It is a tricky question. The Caucasus war has stalled Russia-EU dialogue revived during a summit held in Khanty-Mansiisk, West Siberia, last June. The Baltic countries and Poland have serious doubts that dialogue can be resumed before the end of this year, especially since the EU has approved a coordinated stance on Abkhazia and South Ossetia and is insisting that Russia officially recognize Georgia's territorial integrity.
The EU cannot understand Russia's current or future policy. This is why it is not keen to accept President Dmitry Medvedev's proposal to start discussing a new European security system. Many in Europe fear that Russia's goal is to destroy existing security institutes, notably the OSCE.
Brussels does not need an open conflict with Russia, especially in conditions of a global economic crisis, which has upped energy security stakes. However, it may change its stance if a new gas war breaks out between Russia and Ukraine.
Until recently, dialogue with France, Germany and Italy has been more important to Russia than its relations with the whole of the EU, for understandable reasons. But in future this scheme will not be as effective as it is now, given the continued consolidation and upcoming change in the EU power system. Russia is not ready for this change.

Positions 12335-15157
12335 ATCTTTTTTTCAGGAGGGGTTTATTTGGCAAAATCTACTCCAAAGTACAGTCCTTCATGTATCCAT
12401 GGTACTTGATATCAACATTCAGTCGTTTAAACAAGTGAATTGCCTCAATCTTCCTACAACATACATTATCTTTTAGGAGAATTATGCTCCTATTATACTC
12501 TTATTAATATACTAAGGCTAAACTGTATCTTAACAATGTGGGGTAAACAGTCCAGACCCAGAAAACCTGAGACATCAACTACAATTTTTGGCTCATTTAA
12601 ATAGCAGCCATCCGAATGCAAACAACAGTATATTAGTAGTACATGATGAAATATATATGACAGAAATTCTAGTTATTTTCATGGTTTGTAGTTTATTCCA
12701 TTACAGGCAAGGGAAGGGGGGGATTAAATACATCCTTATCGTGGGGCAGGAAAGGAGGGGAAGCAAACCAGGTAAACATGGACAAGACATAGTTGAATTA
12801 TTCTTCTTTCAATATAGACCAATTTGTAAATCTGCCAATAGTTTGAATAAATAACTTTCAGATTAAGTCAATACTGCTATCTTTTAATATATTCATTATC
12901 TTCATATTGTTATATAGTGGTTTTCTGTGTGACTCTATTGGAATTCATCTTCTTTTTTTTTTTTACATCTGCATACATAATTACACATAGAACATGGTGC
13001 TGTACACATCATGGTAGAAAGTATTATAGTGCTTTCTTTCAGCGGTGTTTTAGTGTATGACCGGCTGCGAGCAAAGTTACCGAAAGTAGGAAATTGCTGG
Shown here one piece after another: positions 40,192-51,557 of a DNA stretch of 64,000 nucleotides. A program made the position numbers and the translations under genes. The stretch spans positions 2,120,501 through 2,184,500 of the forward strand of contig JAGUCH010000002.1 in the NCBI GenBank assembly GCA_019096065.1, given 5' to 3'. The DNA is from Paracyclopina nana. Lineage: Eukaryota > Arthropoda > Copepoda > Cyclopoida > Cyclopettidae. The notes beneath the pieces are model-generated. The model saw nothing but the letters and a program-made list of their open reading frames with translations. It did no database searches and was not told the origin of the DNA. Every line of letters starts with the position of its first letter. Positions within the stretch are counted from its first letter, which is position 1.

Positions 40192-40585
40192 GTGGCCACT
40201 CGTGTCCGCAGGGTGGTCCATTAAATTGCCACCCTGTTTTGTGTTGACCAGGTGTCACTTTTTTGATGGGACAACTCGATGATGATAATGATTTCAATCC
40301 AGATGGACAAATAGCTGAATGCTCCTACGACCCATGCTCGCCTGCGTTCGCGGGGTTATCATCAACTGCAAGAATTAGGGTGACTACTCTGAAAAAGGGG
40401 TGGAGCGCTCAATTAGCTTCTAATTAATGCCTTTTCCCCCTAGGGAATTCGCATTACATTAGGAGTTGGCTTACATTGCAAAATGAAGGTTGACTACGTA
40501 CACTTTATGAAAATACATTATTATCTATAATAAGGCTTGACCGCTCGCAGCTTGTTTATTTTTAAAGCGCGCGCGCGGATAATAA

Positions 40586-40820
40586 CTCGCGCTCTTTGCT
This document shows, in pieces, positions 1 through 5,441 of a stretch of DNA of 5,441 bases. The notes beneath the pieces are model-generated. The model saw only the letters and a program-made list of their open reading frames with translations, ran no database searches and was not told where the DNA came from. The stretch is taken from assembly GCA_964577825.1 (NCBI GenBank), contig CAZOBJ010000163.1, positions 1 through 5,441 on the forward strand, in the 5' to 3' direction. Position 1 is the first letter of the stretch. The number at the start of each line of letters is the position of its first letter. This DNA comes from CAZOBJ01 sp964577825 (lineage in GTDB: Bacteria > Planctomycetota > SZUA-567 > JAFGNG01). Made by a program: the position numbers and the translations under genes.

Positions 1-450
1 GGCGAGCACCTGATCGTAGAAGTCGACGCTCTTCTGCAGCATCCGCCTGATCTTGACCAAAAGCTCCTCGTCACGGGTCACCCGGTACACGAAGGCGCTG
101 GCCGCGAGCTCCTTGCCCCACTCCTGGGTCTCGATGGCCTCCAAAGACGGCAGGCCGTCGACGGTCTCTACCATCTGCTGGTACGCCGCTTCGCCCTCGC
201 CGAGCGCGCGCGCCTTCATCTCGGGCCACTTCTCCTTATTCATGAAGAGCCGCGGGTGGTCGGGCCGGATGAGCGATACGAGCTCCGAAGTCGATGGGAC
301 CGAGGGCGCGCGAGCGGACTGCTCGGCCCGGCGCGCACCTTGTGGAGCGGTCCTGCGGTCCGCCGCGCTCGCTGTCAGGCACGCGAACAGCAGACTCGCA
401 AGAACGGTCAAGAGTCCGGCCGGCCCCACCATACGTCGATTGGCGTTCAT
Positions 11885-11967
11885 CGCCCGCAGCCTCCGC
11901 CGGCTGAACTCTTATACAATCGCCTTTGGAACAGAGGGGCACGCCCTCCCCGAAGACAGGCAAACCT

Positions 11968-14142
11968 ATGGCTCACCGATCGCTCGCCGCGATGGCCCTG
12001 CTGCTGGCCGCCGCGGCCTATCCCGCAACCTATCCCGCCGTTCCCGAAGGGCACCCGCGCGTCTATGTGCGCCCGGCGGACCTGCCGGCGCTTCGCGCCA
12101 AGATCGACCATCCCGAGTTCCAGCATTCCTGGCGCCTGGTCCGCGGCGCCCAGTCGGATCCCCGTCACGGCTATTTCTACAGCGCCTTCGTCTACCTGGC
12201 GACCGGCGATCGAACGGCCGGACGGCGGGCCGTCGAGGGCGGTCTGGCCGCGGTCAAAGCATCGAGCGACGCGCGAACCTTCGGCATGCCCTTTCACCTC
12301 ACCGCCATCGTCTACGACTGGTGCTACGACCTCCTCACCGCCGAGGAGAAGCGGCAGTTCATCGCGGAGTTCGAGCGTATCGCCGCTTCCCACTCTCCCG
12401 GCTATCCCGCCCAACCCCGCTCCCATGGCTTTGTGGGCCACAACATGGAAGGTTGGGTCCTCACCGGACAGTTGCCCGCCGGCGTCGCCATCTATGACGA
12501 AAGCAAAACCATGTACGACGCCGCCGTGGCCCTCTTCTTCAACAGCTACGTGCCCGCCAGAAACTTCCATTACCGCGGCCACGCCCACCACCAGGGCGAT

A new partnership and cooperation agreement between Russia and the EU, which should provide the basis for their relations in the coming decade, should settle disputes and create a stable mechanism of political and economic cooperation, possibly including the creation of a free trade zone. The longer they delay drafting of the agreement, the less chance of the EU working normally.
So, the only thing Russia and the EU can do now is to start working openly and informally on key aspects of the future agreement, so as to create at least the foundation for their future cooperation. It is essential; it is in line with the two parties' interests.
The outcome of the U.S. presidential election is bound to have effect on the European policy. Presumably, it is going to be a negative impact. At the end of the day, it is Trans-Atlantic solidarity, not relations with Russia that has always been the EU's priority.
Andrey Fedorov, Director of Foreign Policy Programs with the Council for Foreign and Defense Policy, Deputy Foreign Affairs Minister in 1990-1991
All rights reserved by Rossiyskaya Gazeta.
to our newsletter!
Get the week's best stories straight to your inbox